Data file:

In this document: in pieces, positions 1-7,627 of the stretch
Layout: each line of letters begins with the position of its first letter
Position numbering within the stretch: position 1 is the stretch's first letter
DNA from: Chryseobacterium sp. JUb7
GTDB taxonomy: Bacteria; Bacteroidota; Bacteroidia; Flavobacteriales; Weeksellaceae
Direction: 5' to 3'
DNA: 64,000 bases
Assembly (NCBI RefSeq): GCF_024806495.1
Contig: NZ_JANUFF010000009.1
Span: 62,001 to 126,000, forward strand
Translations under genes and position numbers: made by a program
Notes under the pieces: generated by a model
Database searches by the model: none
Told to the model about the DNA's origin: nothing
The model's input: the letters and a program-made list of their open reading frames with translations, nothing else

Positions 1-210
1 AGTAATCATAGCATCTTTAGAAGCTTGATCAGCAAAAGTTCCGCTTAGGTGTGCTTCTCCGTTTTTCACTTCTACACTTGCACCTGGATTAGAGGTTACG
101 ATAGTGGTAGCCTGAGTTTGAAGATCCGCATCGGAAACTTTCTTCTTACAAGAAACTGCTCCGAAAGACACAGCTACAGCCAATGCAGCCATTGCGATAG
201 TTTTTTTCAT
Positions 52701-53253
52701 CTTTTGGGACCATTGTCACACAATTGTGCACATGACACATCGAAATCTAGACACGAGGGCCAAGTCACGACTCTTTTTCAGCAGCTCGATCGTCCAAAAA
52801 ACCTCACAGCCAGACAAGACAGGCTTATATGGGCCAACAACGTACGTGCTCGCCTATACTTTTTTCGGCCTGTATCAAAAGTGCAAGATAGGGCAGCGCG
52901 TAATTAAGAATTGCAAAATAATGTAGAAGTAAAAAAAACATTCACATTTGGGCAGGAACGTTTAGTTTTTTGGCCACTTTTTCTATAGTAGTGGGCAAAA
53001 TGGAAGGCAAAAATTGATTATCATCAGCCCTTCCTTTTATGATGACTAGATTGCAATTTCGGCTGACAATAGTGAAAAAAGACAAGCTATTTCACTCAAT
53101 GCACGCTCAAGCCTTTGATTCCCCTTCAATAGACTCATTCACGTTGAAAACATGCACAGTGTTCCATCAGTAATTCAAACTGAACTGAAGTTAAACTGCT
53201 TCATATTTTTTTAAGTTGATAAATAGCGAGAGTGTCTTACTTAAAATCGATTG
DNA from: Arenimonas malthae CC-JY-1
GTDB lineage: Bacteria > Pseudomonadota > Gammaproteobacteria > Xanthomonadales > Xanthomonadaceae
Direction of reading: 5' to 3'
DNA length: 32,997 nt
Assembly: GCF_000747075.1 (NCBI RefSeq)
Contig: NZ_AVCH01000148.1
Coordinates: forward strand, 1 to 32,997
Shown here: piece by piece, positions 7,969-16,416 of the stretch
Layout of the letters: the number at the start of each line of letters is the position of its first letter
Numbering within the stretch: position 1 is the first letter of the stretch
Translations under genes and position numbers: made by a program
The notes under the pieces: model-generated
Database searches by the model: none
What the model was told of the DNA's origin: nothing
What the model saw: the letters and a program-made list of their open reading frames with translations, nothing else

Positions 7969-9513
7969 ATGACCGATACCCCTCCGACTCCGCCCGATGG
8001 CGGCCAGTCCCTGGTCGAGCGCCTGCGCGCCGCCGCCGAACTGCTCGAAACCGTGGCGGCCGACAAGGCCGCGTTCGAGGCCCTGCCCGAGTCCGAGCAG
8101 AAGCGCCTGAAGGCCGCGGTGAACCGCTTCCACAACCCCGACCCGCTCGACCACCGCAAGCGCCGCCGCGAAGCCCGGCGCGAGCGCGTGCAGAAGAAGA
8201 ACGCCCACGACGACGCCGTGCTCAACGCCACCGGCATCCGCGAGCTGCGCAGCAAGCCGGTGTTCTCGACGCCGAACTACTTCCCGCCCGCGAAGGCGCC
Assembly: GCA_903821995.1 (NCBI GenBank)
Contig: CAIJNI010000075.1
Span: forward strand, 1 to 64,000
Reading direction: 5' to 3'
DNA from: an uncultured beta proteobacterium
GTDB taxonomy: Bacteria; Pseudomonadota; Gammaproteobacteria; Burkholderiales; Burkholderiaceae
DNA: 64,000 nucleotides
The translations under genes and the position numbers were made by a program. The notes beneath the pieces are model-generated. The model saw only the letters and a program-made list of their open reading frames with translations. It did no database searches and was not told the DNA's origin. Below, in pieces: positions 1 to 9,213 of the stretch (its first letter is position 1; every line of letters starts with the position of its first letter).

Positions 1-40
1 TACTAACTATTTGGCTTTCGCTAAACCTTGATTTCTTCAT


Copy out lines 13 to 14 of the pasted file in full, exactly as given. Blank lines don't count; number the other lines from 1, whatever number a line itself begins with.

Database searches by the model: none
Told to the model about the DNA's origin: nothing